• The wording of the second commandment can seem obscure to some and may seem to prohibit any form of artwork or sculpture. From the rest of scripture, we can know that this is not the case. In the second commandment, God prohibits creating a visual representation of God to aid in worship. The mind of God is made clearer to us from the following verses in Deuteronomy. “Take careful heed to yourselves, for you saw no form when the LORD spoke to you at Horeb out of the midst of the fire, lest you act corruptly and make for yourselves a carved image in the form of any figure: the likeness of male or female, the likeness of any animal that is on the earth or the likeness of any winged bird that flies in the air, the likeness of anything that creeps on the ground or the likeness of any fish that is in the water beneath the earth.  And take heed, lest you lift your eyes to heaven, and when you see the sun, the moon, and the stars, all the host of heaven, you feel driven to worship them and serve them, which the LORD your God has given to all the peoples under the whole heaven as a heritage. While I want to avoid man-made rules, this command in Deuteronomy, clarifying the second commandment, is a grave and serious God-given RULE. There are no two ways about it. That is why I would avoid all visual representations of Jesus, lest someone be led to use it to focus on the worship of God.
  • When we close our eyes to pray, do we imagine the face of Jesus that we see in pictures, the fair person with European features and long hair? If we do, we need to plead with the Lord for forgiveness and help us to remove that image from our mind’s eye. I wish religious art did not include depictions of God and the Lord Jesus. I wish we could prevent people from including pictures of Jesus in Sunday School sheets and children’s Bibles. I avoid bringing into our home material or films that picture Jesus. But, having said this, it may not be possible for me to remove every book that sports a pictorial representation of Jesus. The second commandment (that we have no representation of God or Christ to aid us in worship) is a rule that binds us all by heavenly mandate, and all the rest that I have written above falls in the realm of a good principle. It is left to each child of God to apply them in their lives in the fear of God. This much is clear. Idolatry is an abomination to the Lord.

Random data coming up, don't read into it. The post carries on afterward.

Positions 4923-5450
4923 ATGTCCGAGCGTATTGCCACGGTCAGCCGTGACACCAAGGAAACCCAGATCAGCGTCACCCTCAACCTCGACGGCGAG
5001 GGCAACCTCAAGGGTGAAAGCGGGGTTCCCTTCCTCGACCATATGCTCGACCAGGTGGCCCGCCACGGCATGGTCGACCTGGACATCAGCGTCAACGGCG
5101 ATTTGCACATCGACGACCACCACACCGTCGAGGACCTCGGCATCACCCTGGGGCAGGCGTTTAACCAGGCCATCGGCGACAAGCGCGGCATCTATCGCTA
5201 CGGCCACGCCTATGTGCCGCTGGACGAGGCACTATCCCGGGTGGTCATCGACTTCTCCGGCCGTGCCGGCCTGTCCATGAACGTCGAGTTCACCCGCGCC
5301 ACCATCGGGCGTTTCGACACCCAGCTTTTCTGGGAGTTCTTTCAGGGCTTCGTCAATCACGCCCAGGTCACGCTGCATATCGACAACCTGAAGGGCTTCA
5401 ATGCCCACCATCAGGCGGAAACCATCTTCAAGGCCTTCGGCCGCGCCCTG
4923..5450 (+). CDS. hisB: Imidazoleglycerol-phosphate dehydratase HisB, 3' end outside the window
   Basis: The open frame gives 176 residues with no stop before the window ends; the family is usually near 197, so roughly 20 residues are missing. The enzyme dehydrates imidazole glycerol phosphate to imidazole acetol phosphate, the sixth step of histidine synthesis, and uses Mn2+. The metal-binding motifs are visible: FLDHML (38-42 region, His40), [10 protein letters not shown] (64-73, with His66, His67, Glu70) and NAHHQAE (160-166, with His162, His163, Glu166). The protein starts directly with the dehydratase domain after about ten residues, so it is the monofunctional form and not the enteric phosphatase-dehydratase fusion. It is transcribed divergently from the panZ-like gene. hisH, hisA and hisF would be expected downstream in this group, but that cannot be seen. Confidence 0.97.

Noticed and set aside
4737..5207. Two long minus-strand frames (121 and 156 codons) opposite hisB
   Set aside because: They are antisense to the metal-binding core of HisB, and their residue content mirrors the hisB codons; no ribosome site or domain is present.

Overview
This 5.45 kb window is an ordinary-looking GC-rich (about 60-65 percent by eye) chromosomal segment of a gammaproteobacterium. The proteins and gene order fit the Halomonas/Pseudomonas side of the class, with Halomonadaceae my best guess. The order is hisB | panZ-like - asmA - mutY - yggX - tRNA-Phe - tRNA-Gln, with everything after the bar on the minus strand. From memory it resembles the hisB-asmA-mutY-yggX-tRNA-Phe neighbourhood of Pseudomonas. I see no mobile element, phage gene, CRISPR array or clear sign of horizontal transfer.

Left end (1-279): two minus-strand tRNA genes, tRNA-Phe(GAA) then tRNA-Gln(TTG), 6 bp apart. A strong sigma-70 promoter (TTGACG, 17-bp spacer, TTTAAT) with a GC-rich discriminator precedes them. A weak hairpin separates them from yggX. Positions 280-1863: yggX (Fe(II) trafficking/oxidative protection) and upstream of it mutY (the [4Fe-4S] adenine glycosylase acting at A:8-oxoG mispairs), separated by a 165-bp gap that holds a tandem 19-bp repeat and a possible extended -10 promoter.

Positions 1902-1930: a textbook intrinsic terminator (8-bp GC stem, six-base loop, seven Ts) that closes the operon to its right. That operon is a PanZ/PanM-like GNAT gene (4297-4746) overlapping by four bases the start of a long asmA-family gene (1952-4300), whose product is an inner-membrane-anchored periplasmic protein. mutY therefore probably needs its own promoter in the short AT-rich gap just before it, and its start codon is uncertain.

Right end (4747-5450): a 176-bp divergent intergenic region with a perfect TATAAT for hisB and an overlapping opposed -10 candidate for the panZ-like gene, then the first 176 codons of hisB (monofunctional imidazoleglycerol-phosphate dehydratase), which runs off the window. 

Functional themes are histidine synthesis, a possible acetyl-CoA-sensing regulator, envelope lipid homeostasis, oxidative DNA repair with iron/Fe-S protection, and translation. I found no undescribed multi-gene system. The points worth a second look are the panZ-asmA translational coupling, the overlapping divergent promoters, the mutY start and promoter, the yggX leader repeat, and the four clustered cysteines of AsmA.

• Bringing “strange fire” into worship as Nadab and Abihu did is also an abomination to the Lord. When the cross becomes a part of the worship of a church, we are treading on dangerous ground. Many churches do so to their shame, if not to their doom.